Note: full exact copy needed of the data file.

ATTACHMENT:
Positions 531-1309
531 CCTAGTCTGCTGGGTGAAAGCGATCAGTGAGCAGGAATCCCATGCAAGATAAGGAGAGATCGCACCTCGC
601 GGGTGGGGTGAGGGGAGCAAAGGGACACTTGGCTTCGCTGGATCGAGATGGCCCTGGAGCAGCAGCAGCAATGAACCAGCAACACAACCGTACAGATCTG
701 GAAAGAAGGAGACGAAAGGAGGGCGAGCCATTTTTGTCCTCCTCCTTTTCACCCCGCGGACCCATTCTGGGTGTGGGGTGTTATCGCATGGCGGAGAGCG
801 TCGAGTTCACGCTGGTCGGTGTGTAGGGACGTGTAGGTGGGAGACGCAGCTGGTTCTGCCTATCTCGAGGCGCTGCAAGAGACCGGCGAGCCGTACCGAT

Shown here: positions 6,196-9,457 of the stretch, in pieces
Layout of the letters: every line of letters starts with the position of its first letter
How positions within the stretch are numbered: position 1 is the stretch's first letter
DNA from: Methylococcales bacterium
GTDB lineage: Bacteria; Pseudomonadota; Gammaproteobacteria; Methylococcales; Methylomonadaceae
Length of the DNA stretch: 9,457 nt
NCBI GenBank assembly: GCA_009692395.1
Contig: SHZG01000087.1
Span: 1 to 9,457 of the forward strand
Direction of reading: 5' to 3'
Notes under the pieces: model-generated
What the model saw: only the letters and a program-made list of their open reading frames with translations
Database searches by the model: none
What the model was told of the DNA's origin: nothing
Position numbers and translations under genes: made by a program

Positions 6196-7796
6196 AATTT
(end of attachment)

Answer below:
Positions 531-1309
531 CCTAGTCTGCTGGGTGAAAGCGATCAGTGAGCAGGAATCCCATGCAAGATAAGGAGAGATCGCACCTCGC
601 GGGTGGGGTGAGGGGAGCAAAGGGACACTTGGCTTCGCTGGATCGAGATGGCCCTGGAGCAGCAGCAGCAATGAACCAGCAACACAACCGTACAGATCTG
701 GAAAGAAGGAGACGAAAGGAGGGCGAGCCATTTTTGTCCTCCTCCTTTTCACCCCGCGGACCCATTCTGGGTGTGGGGTGTTATCGCATGGCGGAGAGCG
801 TCGAGTTCACGCTGGTCGGTGTGTAGGGACGTGTAGGTGGGAGACGCAGCTGGTTCTGCCTATCTCGAGGCGCTGCAAGAGACCGGCGAGCCGTACCGAT

Shown here: positions 6,196-9,457 of the stretch, in pieces
Layout of the letters: every line of letters starts with the position of its first letter
How positions within the stretch are numbered: position 1 is the stretch's first letter
DNA from: Methylococcales bacterium
GTDB lineage: Bacteria; Pseudomonadota; Gammaproteobacteria; Methylococcales; Methylomonadaceae
Length of the DNA stretch: 9,457 nt
NCBI GenBank assembly: GCA_009692395.1
Contig: SHZG01000087.1
Span: 1 to 9,457 of the forward strand
Direction of reading: 5' to 3'
Notes under the pieces: model-generated
What the model saw: only the letters and a program-made list of their open reading frames with translations
Database searches by the model: none
What the model was told of the DNA's origin: nothing
Position numbers and translations under genes: made by a program

Positions 6196-7796
6196 AATTT